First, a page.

In the US, the Roku’s Universal Search function is its killer feature. The concept is alluring: want to find a particular movie or TV series? Type in the name and Roku provides a list of which streaming services sell/rent it and for how much. Want to watch more movies from a particular director or catch up on films starring your favourite actor? No problem. Tap in the first couple of characters on the remote’s keypad and watch as the list of suggestions pings into view.
Universal Search works well in the US, because most of the major services support it; in the UK, however, only Netflix and SnagFilms are in that group. If others join, such as Now TV and BBC iPlayer, it may prove useful. Right now it’s a waste of time.
There are other ways to get entertainment onto your TV. The Roku Media Player service can play media from connected USB devices or microSD cards, or stream content from devices on your home network. Third-party apps such as Plex can stream content to the Roku 2 from a home media server or compatible NAS device, even when you’re away from home. It’s a hugely flexible little device.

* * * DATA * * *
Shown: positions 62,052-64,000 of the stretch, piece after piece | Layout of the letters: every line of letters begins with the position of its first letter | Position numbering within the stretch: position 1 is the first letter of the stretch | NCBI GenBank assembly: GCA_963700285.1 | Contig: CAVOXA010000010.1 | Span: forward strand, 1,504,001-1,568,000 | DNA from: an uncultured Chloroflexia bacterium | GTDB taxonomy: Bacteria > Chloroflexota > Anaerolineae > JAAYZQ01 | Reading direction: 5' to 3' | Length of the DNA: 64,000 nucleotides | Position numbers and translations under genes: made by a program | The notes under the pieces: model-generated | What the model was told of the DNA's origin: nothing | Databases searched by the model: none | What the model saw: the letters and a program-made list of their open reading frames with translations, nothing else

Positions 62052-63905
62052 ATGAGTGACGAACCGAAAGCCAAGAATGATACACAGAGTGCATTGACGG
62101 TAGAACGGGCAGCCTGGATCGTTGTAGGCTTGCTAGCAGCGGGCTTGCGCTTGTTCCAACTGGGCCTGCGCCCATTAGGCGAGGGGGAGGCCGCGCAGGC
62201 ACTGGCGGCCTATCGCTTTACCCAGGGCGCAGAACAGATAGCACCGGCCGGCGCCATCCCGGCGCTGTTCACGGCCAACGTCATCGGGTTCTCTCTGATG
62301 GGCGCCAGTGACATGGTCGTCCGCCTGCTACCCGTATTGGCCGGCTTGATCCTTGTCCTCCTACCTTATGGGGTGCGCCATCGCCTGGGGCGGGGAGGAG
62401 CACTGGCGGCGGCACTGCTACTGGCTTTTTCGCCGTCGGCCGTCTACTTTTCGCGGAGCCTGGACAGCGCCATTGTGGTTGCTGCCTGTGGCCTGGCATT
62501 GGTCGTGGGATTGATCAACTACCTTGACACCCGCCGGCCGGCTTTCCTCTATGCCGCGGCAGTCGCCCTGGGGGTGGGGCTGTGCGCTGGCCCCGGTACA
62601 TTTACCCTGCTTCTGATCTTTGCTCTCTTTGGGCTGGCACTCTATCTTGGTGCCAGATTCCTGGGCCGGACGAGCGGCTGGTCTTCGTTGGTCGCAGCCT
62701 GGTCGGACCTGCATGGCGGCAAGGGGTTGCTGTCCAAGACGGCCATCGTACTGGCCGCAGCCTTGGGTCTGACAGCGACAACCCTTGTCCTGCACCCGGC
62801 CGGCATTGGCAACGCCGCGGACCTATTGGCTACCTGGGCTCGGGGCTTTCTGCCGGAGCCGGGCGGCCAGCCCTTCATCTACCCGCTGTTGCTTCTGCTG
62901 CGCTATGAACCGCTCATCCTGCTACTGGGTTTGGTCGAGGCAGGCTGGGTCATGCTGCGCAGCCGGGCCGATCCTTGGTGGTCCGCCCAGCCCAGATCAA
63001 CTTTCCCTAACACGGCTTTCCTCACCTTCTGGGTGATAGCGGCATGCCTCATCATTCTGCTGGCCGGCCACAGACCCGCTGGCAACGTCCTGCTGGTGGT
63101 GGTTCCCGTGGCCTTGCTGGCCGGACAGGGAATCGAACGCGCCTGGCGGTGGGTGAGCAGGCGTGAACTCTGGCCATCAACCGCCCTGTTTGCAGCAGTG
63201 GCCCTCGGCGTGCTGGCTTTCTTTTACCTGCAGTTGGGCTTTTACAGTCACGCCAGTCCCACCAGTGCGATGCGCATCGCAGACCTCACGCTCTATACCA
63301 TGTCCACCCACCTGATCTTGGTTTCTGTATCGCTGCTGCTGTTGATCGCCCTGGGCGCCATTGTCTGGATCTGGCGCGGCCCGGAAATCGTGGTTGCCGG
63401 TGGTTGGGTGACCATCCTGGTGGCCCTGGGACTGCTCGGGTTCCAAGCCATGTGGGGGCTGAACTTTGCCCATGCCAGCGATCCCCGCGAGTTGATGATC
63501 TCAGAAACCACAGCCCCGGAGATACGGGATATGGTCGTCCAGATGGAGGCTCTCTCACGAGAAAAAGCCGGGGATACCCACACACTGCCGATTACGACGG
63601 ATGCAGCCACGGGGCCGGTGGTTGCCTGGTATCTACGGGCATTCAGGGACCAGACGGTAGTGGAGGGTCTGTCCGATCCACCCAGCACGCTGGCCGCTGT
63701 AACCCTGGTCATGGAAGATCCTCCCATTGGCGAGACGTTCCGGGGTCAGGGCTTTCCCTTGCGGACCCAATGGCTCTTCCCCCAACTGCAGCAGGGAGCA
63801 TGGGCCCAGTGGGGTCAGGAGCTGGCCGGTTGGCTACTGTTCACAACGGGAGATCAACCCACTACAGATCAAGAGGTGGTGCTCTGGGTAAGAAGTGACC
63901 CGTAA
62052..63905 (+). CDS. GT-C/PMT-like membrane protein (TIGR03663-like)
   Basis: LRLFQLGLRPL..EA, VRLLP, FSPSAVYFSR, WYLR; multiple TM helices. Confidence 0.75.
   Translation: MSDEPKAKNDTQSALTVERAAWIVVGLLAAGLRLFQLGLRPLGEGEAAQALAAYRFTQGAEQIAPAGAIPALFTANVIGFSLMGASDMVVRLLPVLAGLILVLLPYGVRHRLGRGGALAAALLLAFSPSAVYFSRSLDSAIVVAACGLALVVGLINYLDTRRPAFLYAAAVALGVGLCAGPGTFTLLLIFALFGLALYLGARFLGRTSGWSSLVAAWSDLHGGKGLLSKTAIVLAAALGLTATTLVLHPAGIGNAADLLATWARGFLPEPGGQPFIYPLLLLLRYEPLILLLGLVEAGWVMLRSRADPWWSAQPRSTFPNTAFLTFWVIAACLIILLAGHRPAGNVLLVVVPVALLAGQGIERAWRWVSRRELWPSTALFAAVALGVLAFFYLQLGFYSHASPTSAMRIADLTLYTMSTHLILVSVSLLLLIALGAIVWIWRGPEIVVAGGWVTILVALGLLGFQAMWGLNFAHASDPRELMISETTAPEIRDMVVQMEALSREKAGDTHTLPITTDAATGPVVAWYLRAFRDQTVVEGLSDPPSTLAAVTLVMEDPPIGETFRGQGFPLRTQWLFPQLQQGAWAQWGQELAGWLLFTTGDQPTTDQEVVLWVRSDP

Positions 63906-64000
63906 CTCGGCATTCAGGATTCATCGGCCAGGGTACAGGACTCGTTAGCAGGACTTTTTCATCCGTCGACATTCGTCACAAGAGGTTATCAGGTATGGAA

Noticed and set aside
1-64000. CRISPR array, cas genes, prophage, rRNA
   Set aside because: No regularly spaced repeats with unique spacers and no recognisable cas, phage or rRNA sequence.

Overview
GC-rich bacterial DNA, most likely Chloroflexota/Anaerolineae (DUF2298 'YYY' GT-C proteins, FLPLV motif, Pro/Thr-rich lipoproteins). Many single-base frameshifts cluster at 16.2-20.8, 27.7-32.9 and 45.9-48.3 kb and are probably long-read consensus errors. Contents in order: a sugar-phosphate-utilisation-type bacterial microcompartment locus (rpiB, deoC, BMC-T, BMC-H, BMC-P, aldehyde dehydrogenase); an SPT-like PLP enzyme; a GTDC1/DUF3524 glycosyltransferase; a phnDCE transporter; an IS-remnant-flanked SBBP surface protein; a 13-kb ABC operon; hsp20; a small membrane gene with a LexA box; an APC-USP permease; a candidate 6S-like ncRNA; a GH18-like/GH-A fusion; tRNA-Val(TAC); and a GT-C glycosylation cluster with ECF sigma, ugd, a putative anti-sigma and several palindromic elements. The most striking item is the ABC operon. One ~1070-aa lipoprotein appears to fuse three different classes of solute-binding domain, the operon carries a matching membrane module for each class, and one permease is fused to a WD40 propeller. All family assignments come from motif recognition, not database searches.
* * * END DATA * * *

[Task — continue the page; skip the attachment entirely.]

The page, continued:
There is supposedly support for casting technologies, but this seems to work inconsistently across devices and apps. For example, I was able to cast from the YouTube app on Android and iOS, but not from the Netflix app on either platform. Nor was I able to mirror the screen using Google’s integrated screen-casting feature, while Roku’s own remote-control app refused to let me use the Play To feature, suggesting I buy a newer device.
Despite this, if you can live without the nifty features afforded by the Roku 3’s souped-up remote control, the Roku 2 is a capable entertainer. You get the same library of streaming services and the same slick interface as its pricier sibling; for £70, that’s not to be sniffed at.
The lack of Amazon Instant Video will be a disappointment to fully paid-up Prime customers, and the sorry state of the Universal Search function is a missed opportunity. Roku needs to get more search partners onboard, and fast.
Yet, for all that, I’m resolutely upbeat about the Roku 2. In fact, it’s so tempting I’m considering dumping my Amazon subscription and going back to Netflix. It really is that good.